It’s been a week since I’ve been back in Santa Cruz- the place that I loved to once call home. I’ve spent the last few days passing afternoon hours on the porch of a local coffee shop, basking under the beautiful sun that is so generous with California.
It’s good to be back in a place that I was never ready to leave, but had no reason to stay.
My life here is simple. I am spending my afternoons people watching.
I lean back in a chair that is too warm beneath my bare legs. My cut off jeans too short. A day for details, for recording single moments with too many words.
The table I sit at is all mine. It is pushed up against the red wooden railing that is slowly rotting in selected places. If I rub my arm against the grain the wood is sure to send little splinters lodging their way under my skin. Even though my back is to the Bagelry and it is over a block away I can not help noticing that the smell of fresh bread has drifted down to my spot at Pergolesi.
The people that are pulled here are always different, yet I am bound to see the same faces. The consistency of individuals who oppose the constant. The Regular.
From my spot that I alone occupy I watch those around me and separate them into the groups which I believe they belong in. It’s odd how our brains are always wanting to categorize. To label. To simplify.
The majority of the people filling the coffee house today are the students. The UCSC kids. With a week to go until finals, everyone is making a mad attempt at filling their heads with the information of a quarter in a weeks time. They lumber up the front patio steps, back packs and book bags thrown over their shoulders, the weight of the knowledge inside tugging against them with the force of gravity. Their arms are full of books, of overpriced readers, and they all have computers. Apple has successfully colonized the Slug population. Every single person that passes me has a MacBook. No other brand dares to infiltrate. Unlike the other guests here, they sit with their heads down, buried in their work, papers covering the table tops.
Leading up to finals week everyone enters a similar existence that I now find myself removed from. As I have left the bubble of academia last year, I am no longer part of this group experience. The experience of stress. Of knowing that everyone is running out of time to accomplish everything they have to do, just as quickly as you are. That your neighbor is most likely also sleep deprived from all the adderall they have been taking these past few days. Coffee binges, Pop Tart dinners, and pulling all nighters with friends and roommates. The weight of academia is closing in and everyone is gasping for air. For the first time in my life, I am just an observer.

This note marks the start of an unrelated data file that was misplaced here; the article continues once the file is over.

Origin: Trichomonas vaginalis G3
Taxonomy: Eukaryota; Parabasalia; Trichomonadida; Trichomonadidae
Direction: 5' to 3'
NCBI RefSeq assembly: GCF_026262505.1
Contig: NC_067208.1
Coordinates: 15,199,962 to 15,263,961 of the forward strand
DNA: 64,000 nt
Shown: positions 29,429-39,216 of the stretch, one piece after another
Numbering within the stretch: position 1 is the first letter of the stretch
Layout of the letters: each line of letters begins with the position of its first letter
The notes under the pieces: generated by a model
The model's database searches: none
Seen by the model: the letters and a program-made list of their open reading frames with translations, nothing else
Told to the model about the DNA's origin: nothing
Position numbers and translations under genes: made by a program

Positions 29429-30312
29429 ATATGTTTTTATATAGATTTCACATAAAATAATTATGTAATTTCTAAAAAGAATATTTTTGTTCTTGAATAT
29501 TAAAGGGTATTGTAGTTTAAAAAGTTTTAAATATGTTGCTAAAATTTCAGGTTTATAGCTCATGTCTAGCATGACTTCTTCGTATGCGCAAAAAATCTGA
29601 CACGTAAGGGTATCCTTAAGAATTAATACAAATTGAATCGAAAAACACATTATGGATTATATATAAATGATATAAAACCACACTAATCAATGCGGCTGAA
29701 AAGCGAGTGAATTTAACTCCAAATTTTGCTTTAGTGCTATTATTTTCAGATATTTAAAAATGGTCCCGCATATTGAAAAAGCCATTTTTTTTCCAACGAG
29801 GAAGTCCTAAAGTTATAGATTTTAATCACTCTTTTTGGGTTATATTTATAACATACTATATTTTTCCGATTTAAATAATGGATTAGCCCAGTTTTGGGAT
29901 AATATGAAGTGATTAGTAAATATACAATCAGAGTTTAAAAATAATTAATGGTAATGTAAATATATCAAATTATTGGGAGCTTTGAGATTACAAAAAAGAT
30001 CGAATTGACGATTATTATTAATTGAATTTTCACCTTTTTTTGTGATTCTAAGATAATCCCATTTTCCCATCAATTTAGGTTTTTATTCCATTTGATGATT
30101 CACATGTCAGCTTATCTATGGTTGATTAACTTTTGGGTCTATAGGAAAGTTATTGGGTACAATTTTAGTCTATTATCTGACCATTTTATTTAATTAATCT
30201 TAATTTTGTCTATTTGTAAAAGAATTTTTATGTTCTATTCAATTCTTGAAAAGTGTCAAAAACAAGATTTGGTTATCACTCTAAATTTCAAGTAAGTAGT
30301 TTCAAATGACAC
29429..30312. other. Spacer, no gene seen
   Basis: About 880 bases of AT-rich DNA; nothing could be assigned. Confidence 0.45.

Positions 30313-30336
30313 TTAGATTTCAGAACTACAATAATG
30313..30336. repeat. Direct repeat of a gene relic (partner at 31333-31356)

Then there are the locals. The Punks. The Hipsters. The chains, patches and leather jackets. Tight jeans with stitching up the side. Holes in the back and on the knees. Combat boots and poka-dot mismatching socks. Outgrown hair that dangles in dreads. The resistance to look like a groomed member of society. The girls with the shaved heads and countless facial piercings. Tattoss documenting a wide varity of art styles, black and white/color, evidence of drunk impulsive nights, lyrics from favorite songs, skin that was used as a pracitice canvas for beginning artists. Hair in every color- more artificial than natuarl. Countless heads with beanies sagging off the back. Bags covered in pins sporting their favorite musicians or the faces of cats. Hole in ears, holes in lips, and just about every body altering look you can imagine. This is why I love this town. I am living in a book full of beautiful characters and they are better than any of the stupid people who occupy mainstream socity, which has become nothing more than reality TV.
A man a few feet from me laughs loud enough that he gets my attention. I look up and just at that moment catch eyes with the one I love. He is meeting me here. He is part of this academic bubble and is also under the weight of impending finals doom.
He grabs an iced coffee from inside and pulls up a chair across from me. We exchange a few words, then he opens his book on the politics of Brazil and begins to read, occasionally glancing around at those we share this space with. He and I know eachother well enough that silences are always comfortable. I don’t need to make small talk with him in order to pass the time. We are sharing one another’s company and today I enjoy it without words. I watch him and take in his face, his body. His feet are kicked up on the extra chair and he is leaning back just far enough from under the tree that half of his face is in the sun, while the rest is painted with a shadow.
He catches me looking at him. He stares at me and smiles, leans forward and comments on my Ray Bans, “The reflectivity of someone looking into your soul, only to be shown their own.”